Kuala Lumpur - Best Shanghainese in KL at the Shanghai Restaurant (上海苏浙苑)?
JW Marriott's lush Shanghai Restaurant offers practically every Shanghainese dish you'd ever want, though its claim-to-fame is to that it serves the best Shanghainese "xiao long bao" (苏浙苑精品小笼包) in KL - yes, better than the ones served at one of the Crystal Jade's KL outlets as well as Din Tai Fung KL, both located in the upmarket Pavilion Mall, just across the road from JW Marriott KL.
My dinner there was a case of hits-and-misses though:
- Smoked duck's eggs - beautifully done here, the bright orange yolks molten-soft, and I liked the way the eggs were served with cashews, seaweed and crisps;
- "Xiao long bao" - delicate & translucent-skinned but, perhaps after my recent meal in HK's Shanghai Fraternity Association restaurant, the ones here paled in comparison. The flavors were one-dimensional and lacked the subtlety & taste-sensory pleasure which good "xiao long baos" provide one's palate;
- Crisp-fried eels with spicy salt-pepper - yech, didn't like this at all. I much preferred the type with glossy caramelly-vinegary coating that's de rigeur in Shanghainese restaurants elsewhere;
- Xiao bai cai braised vegetables in chicken stock and garlic were good - in fact, the best dish for the evening;
- Braised lion's head dumpling (獅子頭). The ones served here were the red variety (红烧), braised with a soy-based, unctuous sauce and contained Chinese white cabbage, fresh bamboo shoots & mushrooms. The sauce was tasty enough but, here again, the meatballs (though light & well-textured) came across as pretty bland, and lacked the "umami" taste sensation I was looking for.
For dessert, we ordered some steamed layer cake with custard and duck's yolks, which were lovely and the best-tasting morsels we had all evening.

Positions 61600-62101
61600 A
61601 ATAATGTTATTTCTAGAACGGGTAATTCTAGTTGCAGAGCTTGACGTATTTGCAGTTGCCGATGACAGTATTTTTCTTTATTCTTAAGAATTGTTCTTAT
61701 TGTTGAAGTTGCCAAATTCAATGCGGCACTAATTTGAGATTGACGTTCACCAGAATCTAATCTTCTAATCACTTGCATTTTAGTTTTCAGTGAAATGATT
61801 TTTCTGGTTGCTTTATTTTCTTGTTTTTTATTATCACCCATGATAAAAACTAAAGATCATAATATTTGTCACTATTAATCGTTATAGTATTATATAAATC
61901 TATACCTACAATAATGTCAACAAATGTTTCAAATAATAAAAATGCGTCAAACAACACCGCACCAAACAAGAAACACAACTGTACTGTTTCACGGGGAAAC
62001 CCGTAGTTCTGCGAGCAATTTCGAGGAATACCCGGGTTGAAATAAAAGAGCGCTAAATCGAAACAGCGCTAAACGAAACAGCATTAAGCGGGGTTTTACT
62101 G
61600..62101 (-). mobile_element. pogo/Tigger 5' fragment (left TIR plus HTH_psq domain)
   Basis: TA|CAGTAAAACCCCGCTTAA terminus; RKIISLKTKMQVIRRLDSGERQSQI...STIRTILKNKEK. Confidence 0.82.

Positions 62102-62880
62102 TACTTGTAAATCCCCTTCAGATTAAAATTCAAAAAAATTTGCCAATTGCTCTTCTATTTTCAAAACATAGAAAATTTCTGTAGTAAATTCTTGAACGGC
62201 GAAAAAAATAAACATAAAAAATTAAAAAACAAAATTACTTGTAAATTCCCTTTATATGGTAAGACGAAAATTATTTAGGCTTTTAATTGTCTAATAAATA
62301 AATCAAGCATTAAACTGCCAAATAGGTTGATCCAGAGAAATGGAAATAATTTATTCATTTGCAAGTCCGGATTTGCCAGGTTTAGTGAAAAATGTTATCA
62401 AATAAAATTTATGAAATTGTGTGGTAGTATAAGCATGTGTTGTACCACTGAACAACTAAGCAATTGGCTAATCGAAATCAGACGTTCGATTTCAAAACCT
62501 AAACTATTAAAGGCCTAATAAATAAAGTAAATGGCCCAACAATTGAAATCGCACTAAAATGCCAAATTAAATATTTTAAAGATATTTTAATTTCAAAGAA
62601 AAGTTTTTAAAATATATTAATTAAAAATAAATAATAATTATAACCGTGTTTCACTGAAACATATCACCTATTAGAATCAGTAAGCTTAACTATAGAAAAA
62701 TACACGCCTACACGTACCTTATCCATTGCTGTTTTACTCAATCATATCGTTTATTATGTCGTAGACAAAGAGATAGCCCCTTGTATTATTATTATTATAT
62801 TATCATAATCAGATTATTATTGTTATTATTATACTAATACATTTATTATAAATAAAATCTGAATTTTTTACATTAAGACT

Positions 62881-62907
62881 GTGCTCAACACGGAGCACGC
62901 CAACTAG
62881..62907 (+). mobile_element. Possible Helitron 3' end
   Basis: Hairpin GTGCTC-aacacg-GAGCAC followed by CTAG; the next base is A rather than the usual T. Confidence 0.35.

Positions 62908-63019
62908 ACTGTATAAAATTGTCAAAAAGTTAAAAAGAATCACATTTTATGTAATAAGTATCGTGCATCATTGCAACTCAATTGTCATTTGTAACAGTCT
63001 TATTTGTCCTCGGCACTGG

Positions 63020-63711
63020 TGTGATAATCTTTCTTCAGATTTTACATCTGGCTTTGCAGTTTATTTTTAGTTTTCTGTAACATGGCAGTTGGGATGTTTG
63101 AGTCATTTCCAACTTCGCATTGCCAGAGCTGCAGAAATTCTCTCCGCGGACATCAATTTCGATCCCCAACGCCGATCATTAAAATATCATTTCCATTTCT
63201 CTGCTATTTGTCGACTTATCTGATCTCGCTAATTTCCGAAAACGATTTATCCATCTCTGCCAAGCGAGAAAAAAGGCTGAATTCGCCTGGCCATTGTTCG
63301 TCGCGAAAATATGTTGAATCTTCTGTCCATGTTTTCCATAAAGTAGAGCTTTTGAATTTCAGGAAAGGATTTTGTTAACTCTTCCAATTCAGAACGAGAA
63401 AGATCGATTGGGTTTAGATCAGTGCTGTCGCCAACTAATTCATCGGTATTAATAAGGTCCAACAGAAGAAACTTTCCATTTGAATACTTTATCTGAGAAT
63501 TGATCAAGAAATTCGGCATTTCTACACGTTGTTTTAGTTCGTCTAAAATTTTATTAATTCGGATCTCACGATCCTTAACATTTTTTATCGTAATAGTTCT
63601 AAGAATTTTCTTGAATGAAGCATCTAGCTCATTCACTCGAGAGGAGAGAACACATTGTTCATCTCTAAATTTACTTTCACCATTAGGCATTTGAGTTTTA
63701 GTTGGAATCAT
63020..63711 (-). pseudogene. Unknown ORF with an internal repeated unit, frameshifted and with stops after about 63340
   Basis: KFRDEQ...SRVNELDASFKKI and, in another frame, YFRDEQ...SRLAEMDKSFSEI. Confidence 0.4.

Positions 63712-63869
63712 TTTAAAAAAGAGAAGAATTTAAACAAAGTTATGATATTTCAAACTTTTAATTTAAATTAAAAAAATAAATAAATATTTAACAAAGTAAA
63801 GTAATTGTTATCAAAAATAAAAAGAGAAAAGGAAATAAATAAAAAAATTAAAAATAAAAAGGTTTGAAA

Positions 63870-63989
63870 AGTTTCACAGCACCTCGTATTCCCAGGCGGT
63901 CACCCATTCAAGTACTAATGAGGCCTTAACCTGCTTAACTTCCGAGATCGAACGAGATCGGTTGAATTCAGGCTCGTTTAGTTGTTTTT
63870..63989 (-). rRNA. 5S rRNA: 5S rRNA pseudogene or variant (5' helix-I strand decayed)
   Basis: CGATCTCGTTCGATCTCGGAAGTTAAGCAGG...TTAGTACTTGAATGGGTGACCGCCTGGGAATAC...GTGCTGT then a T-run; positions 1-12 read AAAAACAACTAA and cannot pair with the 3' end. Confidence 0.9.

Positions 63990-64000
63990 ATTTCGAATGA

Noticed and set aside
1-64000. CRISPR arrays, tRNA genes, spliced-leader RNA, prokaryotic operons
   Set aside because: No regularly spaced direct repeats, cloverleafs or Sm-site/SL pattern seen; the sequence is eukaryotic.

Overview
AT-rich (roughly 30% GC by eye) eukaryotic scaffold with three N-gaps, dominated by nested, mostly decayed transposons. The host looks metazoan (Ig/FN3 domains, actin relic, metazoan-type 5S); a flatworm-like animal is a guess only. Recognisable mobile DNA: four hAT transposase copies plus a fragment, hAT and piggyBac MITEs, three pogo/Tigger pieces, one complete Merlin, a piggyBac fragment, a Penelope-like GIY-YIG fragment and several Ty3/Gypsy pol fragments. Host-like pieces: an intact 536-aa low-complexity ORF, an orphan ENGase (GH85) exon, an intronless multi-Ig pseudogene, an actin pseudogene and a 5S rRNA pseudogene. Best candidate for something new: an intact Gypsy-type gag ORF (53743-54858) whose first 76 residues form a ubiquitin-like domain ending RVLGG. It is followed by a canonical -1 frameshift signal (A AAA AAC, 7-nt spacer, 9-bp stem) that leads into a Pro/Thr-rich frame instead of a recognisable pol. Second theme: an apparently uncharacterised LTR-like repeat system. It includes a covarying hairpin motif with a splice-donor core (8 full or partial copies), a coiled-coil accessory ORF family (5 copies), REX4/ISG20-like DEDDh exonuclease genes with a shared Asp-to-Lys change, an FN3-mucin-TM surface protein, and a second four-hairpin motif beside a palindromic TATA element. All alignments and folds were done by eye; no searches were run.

Service at the Shanghai Restaurant was the best I'd ever encountered in KL - definitely Michelin-star standard. The food is perhaps the best Shanghainese in KL (restaurant patrons this evening were a mix of Chinese-Malaysians and Mainland Chinese visitors/tourists, with at least a couple of tables filled with Shanghainese-speaking businessmen) - the standard of cooking is definitely better than those I get in Singapore's Shanghainese spots (e.g. Crystal Jade Shanghai) but way behind the standards of Shanghainese dining options you'd find in Hong Kong, Taiwan and in China itself.
One brickbat - over-priced drinks: imagine charging RM18 (US$6) for a Pepsi Light, when a basket of 10 steamed "xiao long bao" costed only RM30 - that's daylight robbery in any city!
Shanghai Restaurant (上海苏浙苑)
1st Floor, JW Marriott Hotel Kuala Lumpur
183 Jalan Bukit Bintang
55100 Kuala Lumpur
Tel: +603-2715 9000
No dishes prepared with alcohol were ordered? ;-)
I wasn't as aware of the subtleties of different cuisines when I was younger but it seemed to me that there was a laissez-faire attitude towards maintaining "purity" of cuisines in KL (or stuff offered at a single restaurant) even when I was still there, at least as it seems to me now looking back. I remember your saying in another thread that there was considerable blurring of lines between cuisines and traditions in KL, perhaps more so than in other cities/places, even if the predominant culinary "base" is Cantonese for Chinese cuisine, with lots of commingling from "Malaysia"/Malay/other SE Asian traditions as well. How "pure" is this restaurant in presenting "Shanghainese cuisine", and what about the stuff one gets in a general sense "out there" in KL nowadays?